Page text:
Switzerland Education

Switzerland Education

Since 1874, Switzerland has had compulsory schooling for anyone aged 7 to 15 years. The school system is essentially decentralized to the cantons and the municipal level. Therefore, there are 26 different educational systems. Kindergarten most places last from kids are 7 until they are 13 years old. Then there are two different types of lower secondary school, depending on the children’s abilities and interests. This is followed by the higher secondary school (Gymnasium/Collège) required for admission to universities or 3 or 4 year vocational education. Private schools of all levels exist throughout the country.

Switzerland Schooling

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Land area 41,277 km²
Total population 8,403,994
Residents per km² 203.6
Capital Bern
Official language German (63.6%), French (19.2%), Italian (7.6%), Romansh (0.6%)
Income per capita $ 62,100
Currency Swiss franc
ISO 3166 code CH
Internet TLD .ch
License plate CH
Telephone code +41
Time zone UTC UTC + 1, daylight saving time UTC + 2
Geographic coordinates 47 00 N, 8 00 O

There are 10 universities at Canton level. The oldest are Basel (founded 1460), Lausanne (1537) and Geneva (1559). In addition, there are two federal technology institutes and 7 universities of applied science (Fachhochschulen), and different colleges.

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In April 2012, the Government will introduce a quota system for workers from Central and Eastern European Member States in the EU. The country uses an exception clause in its agreement with the EU on free movement. The EU criticizes Switzerland’s decision.

In August, the Swiss authorities arrested Erwin Sperisen and imprisoned him for 3 months. Sperisen had dual Swiss-Guatemalan citizenship and was Guatemalan state police chief in 2004-07. He was charged in Guatemala with a series of murders during his time as police chief and had therefore fled to Switzerland.

In November 2012, the Ecopop environmental group collected enough signatures to be able to carry out a referendum on limiting population growth to 0.2% through strong restrictions on immigration.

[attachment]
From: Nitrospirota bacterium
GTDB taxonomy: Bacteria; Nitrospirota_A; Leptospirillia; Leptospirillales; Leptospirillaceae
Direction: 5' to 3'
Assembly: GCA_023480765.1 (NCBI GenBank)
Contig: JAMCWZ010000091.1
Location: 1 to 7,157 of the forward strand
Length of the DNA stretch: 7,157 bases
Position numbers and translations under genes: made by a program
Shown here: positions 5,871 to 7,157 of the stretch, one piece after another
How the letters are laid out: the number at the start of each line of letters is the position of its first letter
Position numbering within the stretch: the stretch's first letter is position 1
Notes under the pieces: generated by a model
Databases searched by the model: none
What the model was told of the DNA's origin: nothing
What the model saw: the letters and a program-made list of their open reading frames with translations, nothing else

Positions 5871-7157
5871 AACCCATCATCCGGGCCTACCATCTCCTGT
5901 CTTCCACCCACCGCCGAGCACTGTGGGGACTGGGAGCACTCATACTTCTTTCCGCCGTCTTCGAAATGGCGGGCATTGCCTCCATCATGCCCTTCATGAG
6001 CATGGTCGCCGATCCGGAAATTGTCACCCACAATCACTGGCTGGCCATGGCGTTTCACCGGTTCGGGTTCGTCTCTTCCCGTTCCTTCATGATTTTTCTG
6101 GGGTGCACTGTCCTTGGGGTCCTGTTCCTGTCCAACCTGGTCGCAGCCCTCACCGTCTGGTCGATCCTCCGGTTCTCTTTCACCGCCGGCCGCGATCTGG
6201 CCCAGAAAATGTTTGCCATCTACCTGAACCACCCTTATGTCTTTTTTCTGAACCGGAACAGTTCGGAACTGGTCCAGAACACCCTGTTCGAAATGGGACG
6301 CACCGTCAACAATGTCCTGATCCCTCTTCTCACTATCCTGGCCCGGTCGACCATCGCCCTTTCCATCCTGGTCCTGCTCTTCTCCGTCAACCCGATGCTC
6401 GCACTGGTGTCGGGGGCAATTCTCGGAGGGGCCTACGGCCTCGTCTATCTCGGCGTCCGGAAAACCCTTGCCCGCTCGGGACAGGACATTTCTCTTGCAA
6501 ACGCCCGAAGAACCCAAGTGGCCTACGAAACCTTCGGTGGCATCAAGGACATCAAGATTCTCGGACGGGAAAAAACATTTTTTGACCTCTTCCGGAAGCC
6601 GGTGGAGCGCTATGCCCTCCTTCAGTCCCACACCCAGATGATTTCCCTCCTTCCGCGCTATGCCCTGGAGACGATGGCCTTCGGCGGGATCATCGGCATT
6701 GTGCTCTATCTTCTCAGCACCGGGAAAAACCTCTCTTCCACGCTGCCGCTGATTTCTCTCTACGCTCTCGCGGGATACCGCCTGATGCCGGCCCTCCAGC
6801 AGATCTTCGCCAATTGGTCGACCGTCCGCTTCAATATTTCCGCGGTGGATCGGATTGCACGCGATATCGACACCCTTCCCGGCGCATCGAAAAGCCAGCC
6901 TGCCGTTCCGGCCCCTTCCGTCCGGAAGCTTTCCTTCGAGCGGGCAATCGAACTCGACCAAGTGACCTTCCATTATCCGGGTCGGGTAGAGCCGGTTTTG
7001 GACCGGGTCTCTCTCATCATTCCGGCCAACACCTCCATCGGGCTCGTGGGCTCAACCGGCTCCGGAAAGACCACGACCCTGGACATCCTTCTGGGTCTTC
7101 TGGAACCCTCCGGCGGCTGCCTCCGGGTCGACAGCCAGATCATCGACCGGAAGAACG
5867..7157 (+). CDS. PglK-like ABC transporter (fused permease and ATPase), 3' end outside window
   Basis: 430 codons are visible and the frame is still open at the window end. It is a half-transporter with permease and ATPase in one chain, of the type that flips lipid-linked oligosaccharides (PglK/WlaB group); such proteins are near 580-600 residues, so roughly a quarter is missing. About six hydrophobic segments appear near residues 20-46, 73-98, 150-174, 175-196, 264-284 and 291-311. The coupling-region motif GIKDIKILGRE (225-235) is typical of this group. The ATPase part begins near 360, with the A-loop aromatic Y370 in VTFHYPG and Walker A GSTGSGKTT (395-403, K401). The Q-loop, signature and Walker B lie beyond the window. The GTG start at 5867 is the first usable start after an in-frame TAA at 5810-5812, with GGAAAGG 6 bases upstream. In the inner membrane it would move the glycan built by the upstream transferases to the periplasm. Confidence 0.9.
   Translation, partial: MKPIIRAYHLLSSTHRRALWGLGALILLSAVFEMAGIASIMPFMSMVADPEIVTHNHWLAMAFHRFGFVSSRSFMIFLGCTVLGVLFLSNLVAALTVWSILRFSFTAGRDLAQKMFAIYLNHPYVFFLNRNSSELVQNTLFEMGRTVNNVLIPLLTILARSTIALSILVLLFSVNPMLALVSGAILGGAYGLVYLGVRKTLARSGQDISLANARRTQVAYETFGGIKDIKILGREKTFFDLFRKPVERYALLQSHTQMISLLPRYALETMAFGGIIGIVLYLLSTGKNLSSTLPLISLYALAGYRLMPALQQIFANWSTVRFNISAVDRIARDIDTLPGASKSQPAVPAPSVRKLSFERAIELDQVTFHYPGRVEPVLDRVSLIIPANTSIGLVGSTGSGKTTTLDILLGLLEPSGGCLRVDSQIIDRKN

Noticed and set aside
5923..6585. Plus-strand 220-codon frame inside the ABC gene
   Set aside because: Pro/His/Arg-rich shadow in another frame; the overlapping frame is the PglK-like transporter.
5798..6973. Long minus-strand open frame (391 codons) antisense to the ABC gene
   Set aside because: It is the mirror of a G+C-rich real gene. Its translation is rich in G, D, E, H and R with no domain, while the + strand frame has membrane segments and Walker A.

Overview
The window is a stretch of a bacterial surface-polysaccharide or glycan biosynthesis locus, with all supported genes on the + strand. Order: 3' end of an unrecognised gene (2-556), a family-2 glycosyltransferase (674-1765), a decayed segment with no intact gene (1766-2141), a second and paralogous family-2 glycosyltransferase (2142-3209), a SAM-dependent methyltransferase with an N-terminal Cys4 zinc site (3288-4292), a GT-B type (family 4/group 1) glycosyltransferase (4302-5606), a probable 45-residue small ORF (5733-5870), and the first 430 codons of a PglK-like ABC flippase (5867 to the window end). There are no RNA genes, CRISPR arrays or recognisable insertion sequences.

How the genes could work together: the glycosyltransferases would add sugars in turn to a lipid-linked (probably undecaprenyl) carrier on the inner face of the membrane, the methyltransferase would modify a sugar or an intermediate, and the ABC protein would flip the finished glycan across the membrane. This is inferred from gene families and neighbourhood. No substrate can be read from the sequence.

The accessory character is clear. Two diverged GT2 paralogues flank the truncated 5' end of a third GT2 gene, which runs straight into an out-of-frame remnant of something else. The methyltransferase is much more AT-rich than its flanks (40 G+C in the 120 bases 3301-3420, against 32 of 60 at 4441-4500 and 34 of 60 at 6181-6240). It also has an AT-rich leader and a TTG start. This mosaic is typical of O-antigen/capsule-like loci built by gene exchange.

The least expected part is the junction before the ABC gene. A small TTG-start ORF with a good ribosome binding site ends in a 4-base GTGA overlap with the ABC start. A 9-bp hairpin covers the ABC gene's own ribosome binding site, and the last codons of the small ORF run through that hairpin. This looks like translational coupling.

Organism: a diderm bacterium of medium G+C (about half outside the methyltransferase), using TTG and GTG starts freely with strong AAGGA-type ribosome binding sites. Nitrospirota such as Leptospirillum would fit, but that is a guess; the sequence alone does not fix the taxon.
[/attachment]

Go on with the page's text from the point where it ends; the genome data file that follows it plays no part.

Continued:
In June 2013, Parliament rejected a proposal to provide North American tax authorities with information that could lead to tax evasion in the United States. The superpower had previously threatened Switzerland to deny its banks access to dollar markets unless the country complied with the wishes of the United States. On the other hand, it was decided (with 78.5% of the vote) to change asylum legislation, so that the process was speeded up, while the possibility of seeking asylum at the country’s embassies abroad was in turn abolished.

In a referendum in September 2013, voters declined to abolish military service.

By a very narrow majority (50.3% versus 49.7%), Switzerland decided in a referendum in February 2014 to abolish the free movement of labor between the EU and Switzerland, which had otherwise been introduced in 2000. The proposal was tabled by the xenophobic right wing. Following the vote, the EU decided to exclude Switzerland from the Erasmus and Horizon 2020 programs – the Union’s largest education and research programs to date.

At the referendum in May, the country decided to say no to the purchase of the Swedish JAS 39 Griben fighter jet, no to the introduction of a minimum wage and yes to a life-long ban on pedophiles to work with children.

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